This week the homework assignment is very simple:

You are going to implement matrices up at the JavaScript level, and then create simple demonstrations that your methods work properly.

Matrices transform points by matrix-vector multiplication. A transformation matrix is a 4×4 array, but to be compatible with WebGL, you should represent your matrix as a column-major array with sixteen elements.

For example, the translation matrix:

10010
01020
00130
0001
should be represented in JavaScript as:
```   [ 1,0,0,0, 0,1,0,0, 0,0,1,0, 10,20,30,1 ];
```

Here are the basic 3D matrix primitives (not including perspective):

identity:
1000
0100
0010
0001
translationMatrix(a,b,c):
100a
010b
001c
0001
xRotationMatrix(θ):
1000
0cos(θ)-sin(θ)0
0sin(θ)cos(θ)0
0001
yRotationMatrix(θ):
cos(θ)0sin(θ)0
0100
-sin(θ)0cos(θ)0
0001
zRotationMatrix(θ):
cos(θ)-sin(θ)00
sin(θ)cos(θ)00
0010
0001
scaleMatrix(a,b,c):
a000
0b00
00c0
0001

Multiplying matrices

To animate objects in a computer graphic scene, you can accumulate changes to a transformation matrix, by multiplying in successive changes to that matrix. As we discussed in class, you should multiply on the right, as follows:

```   M2 ← M1 P1
M3 ← M2 P2
M4 ← M3 P3
...
```
where `Mi` is the ith iteration of your transformation matrix, and each `Pi` is a matrix primitive.

The resulting transformation matrix can then be used to transform all of the points in your object.

Homework

Your homework this week will be to modify the simple animated scene below by one that does more general translation, rotation and scale transformations. Details on how to do this follow below, after the figure.

Next week we will start to tie things back into WebGL, but for now I'd like you everything in JavaScript, by drawing lines on the HTML5 canvas to represent the edges of 3D shapes.

If you select View Source in your browser, you will be able to see the simple canvas declaration for the above figure:

```<canvas id=exampleCanvas width=400 height=400 tabindex="1"></canvas>
```

This is followed by a JavaScript script, which I have also listed below. Your job is to replace the simple translation matrix in that script by more general software that implements and demonstrates all the types of matrix transformation primitives.

In the script listing below, I have highlighted in red the part that you will need to replace. NOTE: To make your code work, you will also need to implement a 4×4 matrix multiply function.

If you are feeling ambitious, you can create multiple cubes or other shapes, such as your own version of a sphere or a cylinder or a torus. As I mentioned in class, a torus can be described as a parametric surface, by sweeping two angles θ and φ between 0 and 2π. Specifically:

x = (R + r cos φ) cos θ
y = (R + r cos φ) sin θ
z = r sin φ

where R is the radius of the large ring, and r is the radius of the tube that circles that ring.

The JavaScript script that is animating the above figure for this document:
```<script>

// GET THE CANVAS ELEMENT AND ITS DRAWING CONTEXT FROM THE DOCUMENT

var canvas = document.getElementById('exampleCanvas');
var context = canvas.getContext('2d');

// THE VERTICES OF A UNIT CUBE

var pts = [[-1,-1,-1],[ 1,-1,-1],[-1, 1,-1],[ 1, 1,-1],
[-1,-1, 1],[ 1,-1, 1],[-1, 1, 1],[ 1, 1, 1]];

// THE EDGES OF A UNIT CUBE (INDEXING INTO THE VERTICES)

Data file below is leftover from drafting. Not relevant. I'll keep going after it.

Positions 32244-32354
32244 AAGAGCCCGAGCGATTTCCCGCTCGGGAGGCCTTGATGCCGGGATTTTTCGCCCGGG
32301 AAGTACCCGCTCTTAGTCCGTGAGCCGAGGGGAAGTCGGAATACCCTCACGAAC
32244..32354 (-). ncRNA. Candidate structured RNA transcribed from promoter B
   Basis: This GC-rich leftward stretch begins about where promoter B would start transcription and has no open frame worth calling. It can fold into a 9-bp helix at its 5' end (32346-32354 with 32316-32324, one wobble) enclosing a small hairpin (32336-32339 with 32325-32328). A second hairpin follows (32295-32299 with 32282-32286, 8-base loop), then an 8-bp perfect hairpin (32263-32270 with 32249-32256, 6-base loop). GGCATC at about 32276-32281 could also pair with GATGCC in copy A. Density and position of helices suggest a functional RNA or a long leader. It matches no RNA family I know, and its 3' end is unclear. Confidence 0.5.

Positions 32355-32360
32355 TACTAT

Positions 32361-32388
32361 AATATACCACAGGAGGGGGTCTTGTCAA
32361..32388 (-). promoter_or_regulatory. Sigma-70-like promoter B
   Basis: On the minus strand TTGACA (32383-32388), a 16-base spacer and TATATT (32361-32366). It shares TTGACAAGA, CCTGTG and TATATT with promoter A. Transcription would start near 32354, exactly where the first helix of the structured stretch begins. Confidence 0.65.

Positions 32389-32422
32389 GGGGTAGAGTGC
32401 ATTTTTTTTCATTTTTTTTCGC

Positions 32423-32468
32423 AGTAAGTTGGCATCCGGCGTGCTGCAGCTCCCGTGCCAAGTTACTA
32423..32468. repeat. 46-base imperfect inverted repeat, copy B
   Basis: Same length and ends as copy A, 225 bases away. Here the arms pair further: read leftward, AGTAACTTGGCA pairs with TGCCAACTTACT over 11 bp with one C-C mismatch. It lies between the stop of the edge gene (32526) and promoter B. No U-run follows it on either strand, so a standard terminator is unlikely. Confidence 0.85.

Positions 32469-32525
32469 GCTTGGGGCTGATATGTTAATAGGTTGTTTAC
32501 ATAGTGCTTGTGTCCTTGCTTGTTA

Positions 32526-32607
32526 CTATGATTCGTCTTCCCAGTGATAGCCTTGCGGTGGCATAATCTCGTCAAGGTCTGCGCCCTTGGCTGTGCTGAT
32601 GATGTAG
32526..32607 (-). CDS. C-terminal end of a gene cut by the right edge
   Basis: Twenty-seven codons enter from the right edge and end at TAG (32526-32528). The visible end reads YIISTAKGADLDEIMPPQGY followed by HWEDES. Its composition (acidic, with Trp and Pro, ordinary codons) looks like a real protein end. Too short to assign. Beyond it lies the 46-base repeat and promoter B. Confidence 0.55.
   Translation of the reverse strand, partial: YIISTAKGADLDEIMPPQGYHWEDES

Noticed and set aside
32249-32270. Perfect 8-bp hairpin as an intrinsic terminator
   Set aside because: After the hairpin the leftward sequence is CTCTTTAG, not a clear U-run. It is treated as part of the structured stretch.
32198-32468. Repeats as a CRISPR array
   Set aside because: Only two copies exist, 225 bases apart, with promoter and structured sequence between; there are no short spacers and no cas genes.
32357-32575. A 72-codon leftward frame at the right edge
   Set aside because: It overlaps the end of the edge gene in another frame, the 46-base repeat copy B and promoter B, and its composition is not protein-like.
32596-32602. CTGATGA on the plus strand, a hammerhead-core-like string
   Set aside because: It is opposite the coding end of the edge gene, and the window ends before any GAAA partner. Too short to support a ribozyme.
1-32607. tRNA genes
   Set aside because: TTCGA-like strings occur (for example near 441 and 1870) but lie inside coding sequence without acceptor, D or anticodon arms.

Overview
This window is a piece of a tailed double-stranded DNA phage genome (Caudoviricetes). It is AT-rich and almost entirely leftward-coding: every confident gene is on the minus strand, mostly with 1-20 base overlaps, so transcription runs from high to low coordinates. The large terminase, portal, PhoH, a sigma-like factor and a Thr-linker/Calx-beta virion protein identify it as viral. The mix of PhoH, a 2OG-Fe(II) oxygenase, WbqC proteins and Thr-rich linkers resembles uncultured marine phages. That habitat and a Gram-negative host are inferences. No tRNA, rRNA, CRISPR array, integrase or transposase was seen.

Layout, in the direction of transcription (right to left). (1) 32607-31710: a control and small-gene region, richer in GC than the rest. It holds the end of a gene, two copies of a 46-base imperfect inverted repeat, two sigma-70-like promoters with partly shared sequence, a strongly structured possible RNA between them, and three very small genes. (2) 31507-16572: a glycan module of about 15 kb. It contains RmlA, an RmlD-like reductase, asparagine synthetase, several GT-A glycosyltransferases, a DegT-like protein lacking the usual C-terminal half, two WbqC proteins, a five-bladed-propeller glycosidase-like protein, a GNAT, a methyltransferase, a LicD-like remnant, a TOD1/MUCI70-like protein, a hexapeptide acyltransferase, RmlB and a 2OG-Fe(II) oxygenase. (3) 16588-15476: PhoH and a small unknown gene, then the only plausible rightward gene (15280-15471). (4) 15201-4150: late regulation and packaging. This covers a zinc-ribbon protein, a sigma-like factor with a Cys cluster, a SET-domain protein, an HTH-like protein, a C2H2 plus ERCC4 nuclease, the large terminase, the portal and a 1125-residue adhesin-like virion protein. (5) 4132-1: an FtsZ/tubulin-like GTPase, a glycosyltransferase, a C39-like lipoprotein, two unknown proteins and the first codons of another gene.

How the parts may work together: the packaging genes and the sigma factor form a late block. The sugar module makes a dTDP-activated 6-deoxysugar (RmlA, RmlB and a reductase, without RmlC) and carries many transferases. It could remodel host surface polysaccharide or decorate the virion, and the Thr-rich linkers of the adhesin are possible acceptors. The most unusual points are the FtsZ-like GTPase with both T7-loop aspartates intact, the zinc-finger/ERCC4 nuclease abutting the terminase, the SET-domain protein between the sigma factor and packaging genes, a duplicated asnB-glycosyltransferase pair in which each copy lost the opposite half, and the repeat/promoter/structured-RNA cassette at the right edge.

var edges = [[0,1],[2,3],[4,5],[6,7],
[0,2],[1,3],[4,6],[5,7],
[0,4],[1,5],[2,6],[3,7]];

// YOUR FUNCTION THAT GETS CALLED EACH ANIMATION FRAME

function animate() {

// GET THE DIMENSIONS OF THE CANVAS

var w = canvas.width, h = canvas.height;

// CLEAR THE ENTIRE CANVAS

context.fillStyle = '#ffffff';
context.beginPath();
context.moveTo(0,0);
context.lineTo(w,0);
context.lineTo(w,h);
context.lineTo(0,h);
context.fill();

// CREATE THE MATRIX TRANSFORM FOR THIS ANIMATION FRAME.

////////////////////////////////////////////////////////////

// NOTE: THIS IS THE PART THAT YOU WILL BE REPLACING WITH
// MORE GENERAL KINDS OF TRANSFORMATIONS.

var x = Math.cos(time) / 2;
var y = Math.sin(time) / 2;
var matrix = [ 1,0,0,0, 0,1,0,0, 0,0,1,0, x,y,0,1 ];

////////////////////////////////////////////////////////////

// SET THE DRAWING COLOR TO BLACK

context.strokeStyle = '#000000';

// LOOP THROUGH THE EDGES OF THE CUBE

for (var i = 0 ; i < edges.length ; i++) {

// TRANSFORM THE EDGE'S TWO ENDPOINTS BY THE MATRIX

var p0 = transform(pts[edges[i][0]], matrix);
var p1 = transform(pts[edges[i][1]], matrix);

var a = depthPerspective(p0);
var b = depthPerspective(p1);

// DRAW THE EDGE AS A 2D LINE ON THE CANVAS

context.beginPath();
context.moveTo(w/2 + w/4 * a[0], h/2 - w/4 * a[1]);
context.lineTo(w/2 + w/4 * b[0], h/2 - w/4 * b[1]);
context.stroke();
}
}

// TRANSFORM A POINT BY A MATRIX

function transform(p, m) {
return [ m[0] * p[0] + m[4] * p[1] + m[ 8] * p[2] + m[12],
m[1] * p[0] + m[5] * p[1] + m[ 9] * p[2] + m[13],
m[2] * p[0] + m[6] * p[1] + m[10] * p[2] + m[14]];
}

// APPLY A SIMPLE DEPTH PERSPECTIVE TRANSFORM

var focalLength = 8.0;

function depthPerspective(p) {
var pz = focalLength / (focalLength - p[2]);
return [p[0] * pz, p[1] * pz, pz];
}

//--- BOILERPLATE CODE TO SUPPORT ANIMATED DRAWING ON AN HTML CANVAS ---

var startTime = (new Date()).getTime(), time = startTime;
window.requestAnimFrame = (function(callback) {
return window.requestAnimationFrame ||
window.webkitRequestAnimationFrame ||
window.mozRequestAnimationFrame ||
window.oRequestAnimationFrame ||
window.msRequestAnimationFrame ||
function(callback) { window.setTimeout(callback, 1000/60); };
})();
function tick() {
time = ((new Date()).getTime() - startTime) / 1000;
animate();
requestAnimFrame(function() { tick(); });
}
tick();

//----------------------------------------------------------------------

</script>

```